Are there any initiatives that Godrej is taking to boost this?

We have signed a few contracts for co-development of critical technologies for Light Combat Aircraft `Tejas’ and its engine. And have developed and are now setting up production facilities for primary actuators for `Tejas’ that will be manufactured under Transfer of Technology (TOT) with Aeronautical Development Agency (ADA).

We have entered into composite manufacturing of structural parts for Tejas and Advanced Light Helicopter.

Our Godrej Aerospace Cluster has now well-established supply chain from Raw material suppliers to a special process capabilities.

We are also interacting with many academias and startups for innovation in Defence manufacturing technologies, like light-weighting and forming of aerospace alloys to near shape and cut down on costly raw materials and its machining time.

What is the way forward for the Public-Private Partnership (PPP) in the defence domain?

PPP is a very powerful model as it brings out the best of both. Public enterprises have a wealth of domain knowledge, robust infrastructure and vast experience in building Defence and Aerospace systems in India. These organizations have also had opportunities to work under license productions, TOT agreements with world primes and are aware of global best practices. Some of them have also worked closely with ISRO, DRDO, ADA or have got involved in the design, MRO and have established global supply chains. Private companies, on the other hand, can bring to the table their expertise and project management skills, financial sustainability, skill development, cost control and productivity measures owing to their own sustainability and present to shareholders.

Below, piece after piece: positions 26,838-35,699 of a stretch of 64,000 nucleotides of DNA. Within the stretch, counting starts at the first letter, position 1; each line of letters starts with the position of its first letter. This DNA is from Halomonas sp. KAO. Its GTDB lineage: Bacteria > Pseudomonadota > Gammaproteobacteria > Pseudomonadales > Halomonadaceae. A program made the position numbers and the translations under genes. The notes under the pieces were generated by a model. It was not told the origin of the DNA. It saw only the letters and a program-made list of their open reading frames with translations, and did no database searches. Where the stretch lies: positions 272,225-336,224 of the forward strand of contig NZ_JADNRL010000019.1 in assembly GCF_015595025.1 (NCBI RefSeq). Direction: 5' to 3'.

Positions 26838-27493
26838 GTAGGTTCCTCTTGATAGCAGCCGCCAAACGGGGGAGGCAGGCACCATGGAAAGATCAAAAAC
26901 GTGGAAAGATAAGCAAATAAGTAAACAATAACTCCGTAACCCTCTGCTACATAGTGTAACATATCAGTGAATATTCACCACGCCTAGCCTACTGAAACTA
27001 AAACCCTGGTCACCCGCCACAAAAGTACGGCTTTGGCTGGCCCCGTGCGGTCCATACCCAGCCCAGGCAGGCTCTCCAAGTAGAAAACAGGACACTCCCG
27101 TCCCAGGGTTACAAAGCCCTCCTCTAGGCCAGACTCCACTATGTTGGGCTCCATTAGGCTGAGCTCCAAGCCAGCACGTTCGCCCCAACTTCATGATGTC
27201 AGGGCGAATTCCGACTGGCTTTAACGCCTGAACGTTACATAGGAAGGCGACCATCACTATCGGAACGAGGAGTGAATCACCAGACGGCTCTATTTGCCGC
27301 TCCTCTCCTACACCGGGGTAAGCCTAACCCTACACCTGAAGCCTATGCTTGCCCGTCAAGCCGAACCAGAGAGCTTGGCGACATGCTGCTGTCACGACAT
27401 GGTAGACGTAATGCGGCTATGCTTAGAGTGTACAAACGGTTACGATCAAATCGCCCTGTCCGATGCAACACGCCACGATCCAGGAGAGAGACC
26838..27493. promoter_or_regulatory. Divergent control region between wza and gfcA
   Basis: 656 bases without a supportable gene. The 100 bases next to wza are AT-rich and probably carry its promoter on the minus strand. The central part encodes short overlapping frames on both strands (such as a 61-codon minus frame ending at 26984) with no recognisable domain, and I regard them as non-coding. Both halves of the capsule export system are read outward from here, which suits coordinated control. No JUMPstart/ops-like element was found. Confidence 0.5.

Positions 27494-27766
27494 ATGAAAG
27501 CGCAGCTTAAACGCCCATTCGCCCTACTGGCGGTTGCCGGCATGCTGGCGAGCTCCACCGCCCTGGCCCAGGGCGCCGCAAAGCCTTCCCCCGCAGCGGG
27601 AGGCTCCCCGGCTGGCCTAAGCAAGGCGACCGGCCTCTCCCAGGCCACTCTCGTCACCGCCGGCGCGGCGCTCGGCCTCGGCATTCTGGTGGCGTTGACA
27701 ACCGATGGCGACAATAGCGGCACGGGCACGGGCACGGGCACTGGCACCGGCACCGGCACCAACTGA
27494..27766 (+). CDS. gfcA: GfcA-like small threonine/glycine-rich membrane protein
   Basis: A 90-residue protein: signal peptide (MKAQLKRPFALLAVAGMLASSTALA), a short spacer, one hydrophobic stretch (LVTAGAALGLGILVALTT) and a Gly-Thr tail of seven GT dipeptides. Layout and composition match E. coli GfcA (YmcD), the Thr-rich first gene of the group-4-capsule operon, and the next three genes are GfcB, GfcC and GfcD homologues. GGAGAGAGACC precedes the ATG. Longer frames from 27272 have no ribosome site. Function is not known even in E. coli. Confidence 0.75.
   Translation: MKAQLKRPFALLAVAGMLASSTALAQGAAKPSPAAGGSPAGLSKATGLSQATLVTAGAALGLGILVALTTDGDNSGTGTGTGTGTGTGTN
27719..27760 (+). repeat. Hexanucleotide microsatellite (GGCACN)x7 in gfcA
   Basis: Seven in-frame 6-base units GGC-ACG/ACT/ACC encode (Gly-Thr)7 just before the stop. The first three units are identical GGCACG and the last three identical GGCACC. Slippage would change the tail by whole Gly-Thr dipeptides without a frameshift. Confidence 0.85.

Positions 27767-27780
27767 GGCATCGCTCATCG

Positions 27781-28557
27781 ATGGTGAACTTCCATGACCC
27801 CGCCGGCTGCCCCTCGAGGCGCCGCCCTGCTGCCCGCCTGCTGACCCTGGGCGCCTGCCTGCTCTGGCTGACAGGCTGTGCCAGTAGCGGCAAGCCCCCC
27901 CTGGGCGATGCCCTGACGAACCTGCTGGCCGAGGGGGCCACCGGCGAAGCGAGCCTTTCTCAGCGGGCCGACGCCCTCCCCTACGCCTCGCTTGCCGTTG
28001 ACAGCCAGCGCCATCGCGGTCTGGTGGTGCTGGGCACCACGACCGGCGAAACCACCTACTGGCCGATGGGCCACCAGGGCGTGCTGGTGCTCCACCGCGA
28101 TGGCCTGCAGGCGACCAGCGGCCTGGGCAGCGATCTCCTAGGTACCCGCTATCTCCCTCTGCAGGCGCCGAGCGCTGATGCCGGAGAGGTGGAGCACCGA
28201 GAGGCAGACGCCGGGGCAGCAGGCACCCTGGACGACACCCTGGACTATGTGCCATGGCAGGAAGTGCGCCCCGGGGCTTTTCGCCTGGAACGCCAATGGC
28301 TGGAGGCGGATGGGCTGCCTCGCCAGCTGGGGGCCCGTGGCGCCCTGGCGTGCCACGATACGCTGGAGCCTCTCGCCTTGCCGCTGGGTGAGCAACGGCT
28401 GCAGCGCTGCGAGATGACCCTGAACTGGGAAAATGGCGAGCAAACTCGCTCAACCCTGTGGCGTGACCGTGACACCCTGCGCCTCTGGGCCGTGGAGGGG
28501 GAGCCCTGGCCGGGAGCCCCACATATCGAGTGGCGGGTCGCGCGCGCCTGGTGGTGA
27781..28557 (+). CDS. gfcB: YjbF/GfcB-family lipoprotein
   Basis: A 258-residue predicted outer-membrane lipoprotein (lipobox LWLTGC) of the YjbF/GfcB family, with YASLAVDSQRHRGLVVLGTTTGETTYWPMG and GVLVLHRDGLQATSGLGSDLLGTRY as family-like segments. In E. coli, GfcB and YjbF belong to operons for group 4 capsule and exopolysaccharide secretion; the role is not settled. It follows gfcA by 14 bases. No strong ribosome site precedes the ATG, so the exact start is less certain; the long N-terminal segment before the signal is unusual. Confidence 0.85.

Many of the organizations in the private sector have proved this in their respective areas and have done it quite well. We have many examples from sectors such as Auto, Locomotive, Machine tools and general engineering.

If a private industry player gets a time-bound purchase order, which gets monitored by the customer at the highest level (say by the Chairman/MD), and also involves the end-user (e,g, MoD or DoS) to monitor and grant the necessary approvals, on-time completion of the project can be ensured.

Under PPP, we need to create a win-win solution by defining/predefining work share and the task shall be to win over global competitors rather than cutting costs internally which may lead to compromise on quality and/or delivery. I am very sure that the PPP will be a competitive solution for today’s vast need and scarcity of budget.

Has domestic defence manufacturing seen a boost after the announcement banning the import of 101 defence items?

It is too early to see a boost, however, I can see a huge momentum building up within both Public and Private Organizations. DRDO will co-develop right from design to proto to production, and support after sales. On the other hand, the industry is also preparing for identifying gaps and developing them within or with partners. MoD shall now speed up indenting and placing orders/contracts so that this momentum will not die down over a period of time.